Navy starts designing float-on, float-off cargo ship for battlefield operations

WASHINGTON, 15 Feb. 2009. Leaders of the U.S. Naval Sea Systems Command in Washington are awarding a $3.5 million to General Dynamics National Steel and Shipbuilding Co. in San Diego to start designing the Mobile Landing Platform (MLP) ship, which will partially submerge in water so that cargo and smaller vessels can float on and off.

Feb 15th, 2009

WASHINGTON, 15 Feb. 2009. Leaders of the U.S. Naval Sea Systems Command in Washington are awarding a $3.5 million to General Dynamics National Steel and Shipbuilding Co. in San Diego to start designing the Mobile Landing Platform (MLP) ship, which will partially submerge in water so that cargo and smaller vessels can float on and off.

General Dynamics experts will help the Navy determine the amount of shipboard electronics necessary to operate the future MLP ship, as well as the kinds of shipboard electronic systems such as shipboard communications the MLP vessel will need to perform its mission.

The MLP ship also will link large cargo ships with smaller vessels that deliver cargo to bases to battlefield areas on the beach. The contract is for systems design part 1 (SD1), with an option for systems design part 2 (SD2).

"MLP will be a key, flexible ship asset for the Navy and Marine Corps," explains Navy Capt. George Sutton, program manager of the Strategic and Theater Sealift program within the Navy's Program Executive Office Ships.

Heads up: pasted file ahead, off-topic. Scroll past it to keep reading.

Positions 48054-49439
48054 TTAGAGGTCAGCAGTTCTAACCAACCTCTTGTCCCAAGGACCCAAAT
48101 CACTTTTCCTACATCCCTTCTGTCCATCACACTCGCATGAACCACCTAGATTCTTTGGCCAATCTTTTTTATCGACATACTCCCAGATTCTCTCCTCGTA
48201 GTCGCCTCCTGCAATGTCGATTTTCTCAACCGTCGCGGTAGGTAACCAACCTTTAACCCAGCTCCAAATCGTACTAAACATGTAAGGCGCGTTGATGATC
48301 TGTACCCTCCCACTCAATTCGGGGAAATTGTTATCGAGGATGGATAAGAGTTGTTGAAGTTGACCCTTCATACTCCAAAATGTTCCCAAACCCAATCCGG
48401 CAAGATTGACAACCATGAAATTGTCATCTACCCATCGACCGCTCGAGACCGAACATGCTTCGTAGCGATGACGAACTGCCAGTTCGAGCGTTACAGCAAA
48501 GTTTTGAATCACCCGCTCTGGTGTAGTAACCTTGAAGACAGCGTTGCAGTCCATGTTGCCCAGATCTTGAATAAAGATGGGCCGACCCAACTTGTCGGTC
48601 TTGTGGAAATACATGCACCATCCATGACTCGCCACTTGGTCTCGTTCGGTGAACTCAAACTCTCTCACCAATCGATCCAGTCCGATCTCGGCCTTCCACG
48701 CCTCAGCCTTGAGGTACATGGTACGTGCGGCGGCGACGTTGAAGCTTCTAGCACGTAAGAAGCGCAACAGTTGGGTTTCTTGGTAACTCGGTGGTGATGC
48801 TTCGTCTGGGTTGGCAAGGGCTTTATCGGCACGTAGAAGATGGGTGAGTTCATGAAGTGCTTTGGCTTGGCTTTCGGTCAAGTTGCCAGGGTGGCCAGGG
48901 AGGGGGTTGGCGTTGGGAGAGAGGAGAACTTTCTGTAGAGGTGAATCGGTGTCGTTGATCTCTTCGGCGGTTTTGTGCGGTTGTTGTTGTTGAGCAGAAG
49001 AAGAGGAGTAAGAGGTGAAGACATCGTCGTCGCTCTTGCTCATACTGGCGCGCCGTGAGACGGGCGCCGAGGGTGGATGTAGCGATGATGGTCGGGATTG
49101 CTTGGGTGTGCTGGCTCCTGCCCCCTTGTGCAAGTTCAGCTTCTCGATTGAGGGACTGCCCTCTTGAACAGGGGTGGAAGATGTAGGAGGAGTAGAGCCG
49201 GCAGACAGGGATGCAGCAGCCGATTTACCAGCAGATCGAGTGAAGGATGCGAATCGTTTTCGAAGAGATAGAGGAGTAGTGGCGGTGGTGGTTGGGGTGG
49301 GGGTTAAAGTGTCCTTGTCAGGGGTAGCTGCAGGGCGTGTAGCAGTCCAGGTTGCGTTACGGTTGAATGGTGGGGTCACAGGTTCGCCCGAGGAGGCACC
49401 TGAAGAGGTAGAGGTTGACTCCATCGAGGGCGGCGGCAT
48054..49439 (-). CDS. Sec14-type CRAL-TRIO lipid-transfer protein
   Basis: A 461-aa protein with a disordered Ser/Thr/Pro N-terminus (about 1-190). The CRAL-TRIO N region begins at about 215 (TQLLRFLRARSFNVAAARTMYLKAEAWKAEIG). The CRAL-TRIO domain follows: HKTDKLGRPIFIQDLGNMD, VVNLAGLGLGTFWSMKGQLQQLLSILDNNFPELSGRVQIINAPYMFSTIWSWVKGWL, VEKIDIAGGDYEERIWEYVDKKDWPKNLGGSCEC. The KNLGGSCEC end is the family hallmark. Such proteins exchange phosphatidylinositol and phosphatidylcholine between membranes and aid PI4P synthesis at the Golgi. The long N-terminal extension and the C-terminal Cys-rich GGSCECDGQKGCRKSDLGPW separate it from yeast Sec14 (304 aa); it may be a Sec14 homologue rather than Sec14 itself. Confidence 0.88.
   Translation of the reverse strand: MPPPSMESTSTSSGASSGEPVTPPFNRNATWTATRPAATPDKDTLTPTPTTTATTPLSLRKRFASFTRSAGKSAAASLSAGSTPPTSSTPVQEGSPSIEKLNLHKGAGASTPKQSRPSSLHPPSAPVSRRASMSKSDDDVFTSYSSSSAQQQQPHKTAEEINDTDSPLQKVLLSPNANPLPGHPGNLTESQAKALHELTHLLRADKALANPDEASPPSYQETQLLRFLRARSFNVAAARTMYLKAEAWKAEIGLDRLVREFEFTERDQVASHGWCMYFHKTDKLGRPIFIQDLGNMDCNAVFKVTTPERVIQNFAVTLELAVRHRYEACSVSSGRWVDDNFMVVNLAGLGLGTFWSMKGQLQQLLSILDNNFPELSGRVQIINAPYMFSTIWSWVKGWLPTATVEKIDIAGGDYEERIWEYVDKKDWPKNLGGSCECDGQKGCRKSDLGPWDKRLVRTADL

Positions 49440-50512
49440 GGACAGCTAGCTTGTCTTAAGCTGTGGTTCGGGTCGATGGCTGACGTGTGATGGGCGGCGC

MLP will provide the vehicle transfer system to move Marines, naval personnel, and equipment between the large, medium-speed, roll-on/roll-off ships (LMSR) to the MLP and smaller craft, and then to bases ashore.

An MLP will have two places for loading, launching, and recovering two landing craft-air cushioned (LCAC) vehicles near-simultaneously. It will carry as many as six LCACs, and have berthing for brigade forces.

The MLP will be able to travel at 20 knots, with a range of about 9,000 nautical miles. The Navy intends to build three MLPs -- the first to be delivered in 2015.

The MLP's self-contained ballast system controls submersion and lifting by lowering into the water by filling their ballast tanks with water, submerging the cargo deck of the ship. While the deck is submerged, the cargo is floated above it. Then the ship empties its ballast tanks and raises in the water to land cargo on the deck.

More in Home